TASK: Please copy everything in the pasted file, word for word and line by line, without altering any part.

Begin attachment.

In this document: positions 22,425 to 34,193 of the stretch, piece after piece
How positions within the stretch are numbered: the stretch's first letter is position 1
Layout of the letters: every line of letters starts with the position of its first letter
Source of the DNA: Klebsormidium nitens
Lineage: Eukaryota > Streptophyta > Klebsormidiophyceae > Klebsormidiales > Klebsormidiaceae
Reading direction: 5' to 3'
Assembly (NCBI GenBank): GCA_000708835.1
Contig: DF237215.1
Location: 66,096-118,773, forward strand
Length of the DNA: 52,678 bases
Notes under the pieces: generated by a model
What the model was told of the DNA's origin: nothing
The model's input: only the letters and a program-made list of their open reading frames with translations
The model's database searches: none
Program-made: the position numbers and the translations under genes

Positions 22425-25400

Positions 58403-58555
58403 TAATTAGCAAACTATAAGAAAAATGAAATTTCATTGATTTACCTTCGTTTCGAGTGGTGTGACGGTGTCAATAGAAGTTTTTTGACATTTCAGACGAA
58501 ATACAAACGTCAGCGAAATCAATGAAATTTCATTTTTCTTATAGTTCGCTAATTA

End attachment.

In this document: positions 22,425 to 34,193 of the stretch, piece after piece
How positions within the stretch are numbered: the stretch's first letter is position 1
Layout of the letters: every line of letters starts with the position of its first letter
Source of the DNA: Klebsormidium nitens
Lineage: Eukaryota > Streptophyta > Klebsormidiophyceae > Klebsormidiales > Klebsormidiaceae
Reading direction: 5' to 3'
Assembly (NCBI GenBank): GCA_000708835.1
Contig: DF237215.1
Location: 66,096-118,773, forward strand
Length of the DNA: 52,678 bases
Notes under the pieces: generated by a model
What the model was told of the DNA's origin: nothing
The model's input: only the letters and a program-made list of their open reading frames with translations
The model's database searches: none
Program-made: the position numbers and the translations under genes

Positions 22425-25400

Positions 58403-58555
58403 TAATTAGCAAACTATAAGAAAAATGAAATTTCATTGATTTACCTTCGTTTCGAGTGGTGTGACGGTGTCAATAGAAGTTTTTTGACATTTCAGACGAA
58501 ATACAAACGTCAGCGAAATCAATGAAATTTCATTTTTCTTATAGTTCGCTAATTA